E-cigarettes and hair loss
Sept 26, 2019 | By Dr. Sangay Bhutia (Hair Transplant Specialist in Delhi)
It's fashionable to switch from cigarettes to vaping or e-cigarettes today. It is considered the 'healthier' option which is also more cool, stylish and perhaps socially acceptable. And it will feed your habit, without you suffering the bad effects of smoke and tar. There is certainly a myth that is created around it, for it’s a new product and the consumer is excited to own it. But questions about e-cigarettes remain—is it really as 'healthy' as it is made out to be? Is it fuelling addiction? Does it not impact our immune system? And what about the ageing process? Does it not expedite it? Is it not bad for your skin and hair?
It is all of the above and more questions that remain unanswered about e-cigarettes. Let’s first understand how e-cigarettes work. They essentially deliver nicotine in the form of vapour rather than smoke, which means that no tobacco is burnt in the process. And since they are a relatively new product, which has been around only since 2004, their dangerous side effects are slowly being discovered.
Research suggests that e-cigarettes and nicotine are associated with cardiovascular diseases. They potentially impair the body's ability to fight and weaken the immune system. According to a recent study e-cigarette users were about 50% more likely to suffer a heart attack and 30% more likely to suffer a stroke than non-users. And for someone who is very particular about their skin and hair, there is more bad news. E-cigarettes and vaping can lead to hair loss as well.
Studies in the past few years have documented multifactorial mechanisms by which nicotine can cause hair loss. Research has established how using e-cigarettes and vaping can create toxins which can temporarily slowdown the natural flow of blood and oxygen within our bodies – including to the hair follicles. Due to restrictive flow of blood and oxygen our hair remains undernourished and over a period of time weakens and will eventually fall off the scalp.
The relationship between smoking and hair loss has been long established. People understand that smoking can damage the body in various ways but whether e-cigarettes are capable of having similar effects on the body are yet to be established. Smoking, according to research, produces gene toxicants that can cause damage to the DNA of hair follicles. Whereas smoke induces imbalances in the follicular protease systems that impacts the hair growth cycle. Smoking is also related to follicular micro-inflammation and fibrosis which are known to play an important role in androgenetic alopecia or male pattern baldness. Whether e-cigarettes can have the same effect is yet to be discovered, however some researchers say that vaping and smoking can have a similar effect on the human body.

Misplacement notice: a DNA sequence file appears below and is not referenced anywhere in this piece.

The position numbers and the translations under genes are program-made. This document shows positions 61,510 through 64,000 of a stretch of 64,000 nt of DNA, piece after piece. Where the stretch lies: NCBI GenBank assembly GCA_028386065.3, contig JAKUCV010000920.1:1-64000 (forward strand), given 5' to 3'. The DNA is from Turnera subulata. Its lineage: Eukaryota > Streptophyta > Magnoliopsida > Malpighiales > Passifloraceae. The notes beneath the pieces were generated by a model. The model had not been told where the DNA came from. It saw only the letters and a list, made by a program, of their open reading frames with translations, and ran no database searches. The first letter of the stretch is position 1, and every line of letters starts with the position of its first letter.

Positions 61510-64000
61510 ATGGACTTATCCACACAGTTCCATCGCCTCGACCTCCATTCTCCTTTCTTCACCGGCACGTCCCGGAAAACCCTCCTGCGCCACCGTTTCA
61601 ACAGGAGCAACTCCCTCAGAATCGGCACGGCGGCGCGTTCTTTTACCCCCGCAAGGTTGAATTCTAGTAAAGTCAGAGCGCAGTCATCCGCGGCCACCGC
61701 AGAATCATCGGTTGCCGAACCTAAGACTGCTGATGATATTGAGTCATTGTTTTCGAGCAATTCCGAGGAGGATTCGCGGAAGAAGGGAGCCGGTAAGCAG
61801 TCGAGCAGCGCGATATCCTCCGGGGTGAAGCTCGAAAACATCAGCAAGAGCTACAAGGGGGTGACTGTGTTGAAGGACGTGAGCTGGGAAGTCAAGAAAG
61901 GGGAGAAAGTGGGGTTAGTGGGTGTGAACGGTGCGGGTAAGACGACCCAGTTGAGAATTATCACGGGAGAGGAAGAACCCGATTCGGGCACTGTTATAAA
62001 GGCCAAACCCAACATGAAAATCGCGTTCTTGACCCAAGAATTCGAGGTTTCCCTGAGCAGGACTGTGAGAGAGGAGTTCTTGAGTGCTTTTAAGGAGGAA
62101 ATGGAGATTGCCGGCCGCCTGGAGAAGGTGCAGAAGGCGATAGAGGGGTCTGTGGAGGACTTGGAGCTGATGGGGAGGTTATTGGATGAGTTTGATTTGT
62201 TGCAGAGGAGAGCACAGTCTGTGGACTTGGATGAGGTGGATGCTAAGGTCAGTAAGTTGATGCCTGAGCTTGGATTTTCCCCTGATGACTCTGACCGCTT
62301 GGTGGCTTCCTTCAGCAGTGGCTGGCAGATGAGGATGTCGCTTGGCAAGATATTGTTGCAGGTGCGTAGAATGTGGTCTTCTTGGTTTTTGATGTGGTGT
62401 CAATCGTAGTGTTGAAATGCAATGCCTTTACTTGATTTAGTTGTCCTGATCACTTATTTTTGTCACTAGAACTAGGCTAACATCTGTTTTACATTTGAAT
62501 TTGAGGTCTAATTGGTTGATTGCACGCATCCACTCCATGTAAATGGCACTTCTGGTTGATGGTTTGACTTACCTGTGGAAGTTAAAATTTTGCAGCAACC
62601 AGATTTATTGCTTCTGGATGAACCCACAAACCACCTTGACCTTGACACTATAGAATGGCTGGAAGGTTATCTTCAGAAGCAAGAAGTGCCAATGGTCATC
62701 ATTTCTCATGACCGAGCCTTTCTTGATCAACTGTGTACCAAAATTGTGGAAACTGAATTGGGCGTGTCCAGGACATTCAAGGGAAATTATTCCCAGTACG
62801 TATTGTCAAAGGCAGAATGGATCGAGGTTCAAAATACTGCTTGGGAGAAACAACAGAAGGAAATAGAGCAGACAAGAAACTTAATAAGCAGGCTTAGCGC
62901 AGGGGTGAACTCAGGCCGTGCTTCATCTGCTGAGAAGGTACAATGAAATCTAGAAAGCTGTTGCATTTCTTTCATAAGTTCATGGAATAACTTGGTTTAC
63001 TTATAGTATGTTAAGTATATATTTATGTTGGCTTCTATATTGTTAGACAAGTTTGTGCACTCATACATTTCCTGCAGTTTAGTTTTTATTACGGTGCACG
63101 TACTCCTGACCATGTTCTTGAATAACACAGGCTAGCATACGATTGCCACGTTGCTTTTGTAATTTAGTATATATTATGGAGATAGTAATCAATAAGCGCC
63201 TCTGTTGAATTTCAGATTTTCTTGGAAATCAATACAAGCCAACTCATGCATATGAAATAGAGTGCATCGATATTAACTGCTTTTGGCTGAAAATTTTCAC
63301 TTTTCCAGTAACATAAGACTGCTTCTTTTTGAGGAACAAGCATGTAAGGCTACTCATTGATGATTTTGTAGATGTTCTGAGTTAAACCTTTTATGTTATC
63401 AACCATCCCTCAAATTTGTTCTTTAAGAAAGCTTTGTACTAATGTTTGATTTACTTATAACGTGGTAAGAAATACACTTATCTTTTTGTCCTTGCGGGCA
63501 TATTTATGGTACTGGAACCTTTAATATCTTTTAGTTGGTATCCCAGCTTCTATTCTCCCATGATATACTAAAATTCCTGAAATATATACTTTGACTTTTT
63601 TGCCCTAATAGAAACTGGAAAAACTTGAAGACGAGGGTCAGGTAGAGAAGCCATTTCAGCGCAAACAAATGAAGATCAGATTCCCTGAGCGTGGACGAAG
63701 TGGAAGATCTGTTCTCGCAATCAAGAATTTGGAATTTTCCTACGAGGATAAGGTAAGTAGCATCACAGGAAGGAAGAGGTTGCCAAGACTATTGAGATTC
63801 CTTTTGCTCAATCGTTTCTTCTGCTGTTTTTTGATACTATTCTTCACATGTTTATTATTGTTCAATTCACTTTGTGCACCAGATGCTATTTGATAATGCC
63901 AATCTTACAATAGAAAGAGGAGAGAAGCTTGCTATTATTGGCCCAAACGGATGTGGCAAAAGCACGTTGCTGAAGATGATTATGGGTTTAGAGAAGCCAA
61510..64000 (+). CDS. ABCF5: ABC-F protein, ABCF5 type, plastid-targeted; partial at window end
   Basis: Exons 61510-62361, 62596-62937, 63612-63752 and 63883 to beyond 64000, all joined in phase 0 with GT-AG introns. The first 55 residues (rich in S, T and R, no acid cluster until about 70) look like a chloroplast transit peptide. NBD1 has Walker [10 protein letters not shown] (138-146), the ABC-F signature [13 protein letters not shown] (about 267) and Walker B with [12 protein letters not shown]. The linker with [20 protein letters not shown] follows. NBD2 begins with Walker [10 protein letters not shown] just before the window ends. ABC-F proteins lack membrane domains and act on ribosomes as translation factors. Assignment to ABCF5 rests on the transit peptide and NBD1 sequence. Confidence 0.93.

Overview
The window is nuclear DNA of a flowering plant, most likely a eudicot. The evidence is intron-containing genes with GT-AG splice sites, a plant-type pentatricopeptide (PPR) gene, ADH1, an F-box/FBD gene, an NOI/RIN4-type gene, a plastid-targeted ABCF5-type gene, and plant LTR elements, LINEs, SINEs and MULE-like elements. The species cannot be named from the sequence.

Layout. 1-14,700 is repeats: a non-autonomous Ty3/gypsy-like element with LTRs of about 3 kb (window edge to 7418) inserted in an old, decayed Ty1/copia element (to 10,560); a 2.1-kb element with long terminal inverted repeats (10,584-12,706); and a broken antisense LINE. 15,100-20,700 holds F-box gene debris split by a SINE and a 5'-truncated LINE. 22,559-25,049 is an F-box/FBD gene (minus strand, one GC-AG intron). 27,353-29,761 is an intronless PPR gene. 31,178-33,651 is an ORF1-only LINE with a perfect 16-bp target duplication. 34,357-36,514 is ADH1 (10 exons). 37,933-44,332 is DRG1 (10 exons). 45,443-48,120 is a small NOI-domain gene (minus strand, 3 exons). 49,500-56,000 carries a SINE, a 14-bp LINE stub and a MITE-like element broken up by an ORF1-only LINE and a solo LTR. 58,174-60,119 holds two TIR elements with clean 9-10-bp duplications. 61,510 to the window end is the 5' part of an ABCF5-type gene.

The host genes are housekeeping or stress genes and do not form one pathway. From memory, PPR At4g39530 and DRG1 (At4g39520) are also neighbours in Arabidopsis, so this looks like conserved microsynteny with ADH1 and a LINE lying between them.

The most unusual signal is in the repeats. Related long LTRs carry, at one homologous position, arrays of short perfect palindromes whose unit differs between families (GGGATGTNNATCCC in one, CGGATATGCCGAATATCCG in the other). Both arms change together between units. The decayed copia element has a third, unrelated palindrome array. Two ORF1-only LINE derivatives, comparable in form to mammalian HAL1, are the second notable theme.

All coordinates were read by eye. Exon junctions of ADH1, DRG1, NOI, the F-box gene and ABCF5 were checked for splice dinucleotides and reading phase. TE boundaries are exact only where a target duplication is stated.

The human body is a complex, interconnected whole. Any organ or part cannot be viewed in isolation. Smoking, e-cigarettes, vaping and the like - all impact the body in myriad ways. The degree of impact might vary but it is beyond doubt that it weakens our immune system and makes us look older than we are. It is no surprise then that greying, thinning and eventual hair loss are common problems that habitual users of tobacco, nicotine and e-cigarettes confront.
To keep our body nourished, skin lively and healthy hair, it is advised that we consume a diet that is rich in protein, zinc, vitamins and iron. However, nicotine which is present in e-cigarettes can impair our body's ability to absorb nutrients. Moreover, it can potentially lead to a loss of appetite, resulting in undernourishment and making the body vulnerable to diseases.
Other than a good diet, doctors advice regular exercise to combat hair loss. It not only helps you fight stress—which is a big reason for hair loss. But it also improves blood flow to the scalp. It, quite literally, helps your hair breathe and stay strong.
If you are troubled by hair loss and are also addicted to nicotine, e-cigarettes, or vaping then it is time to re-evaluate your priorities. Healthy hair comes at a cost. The question is—are you willing to pay it?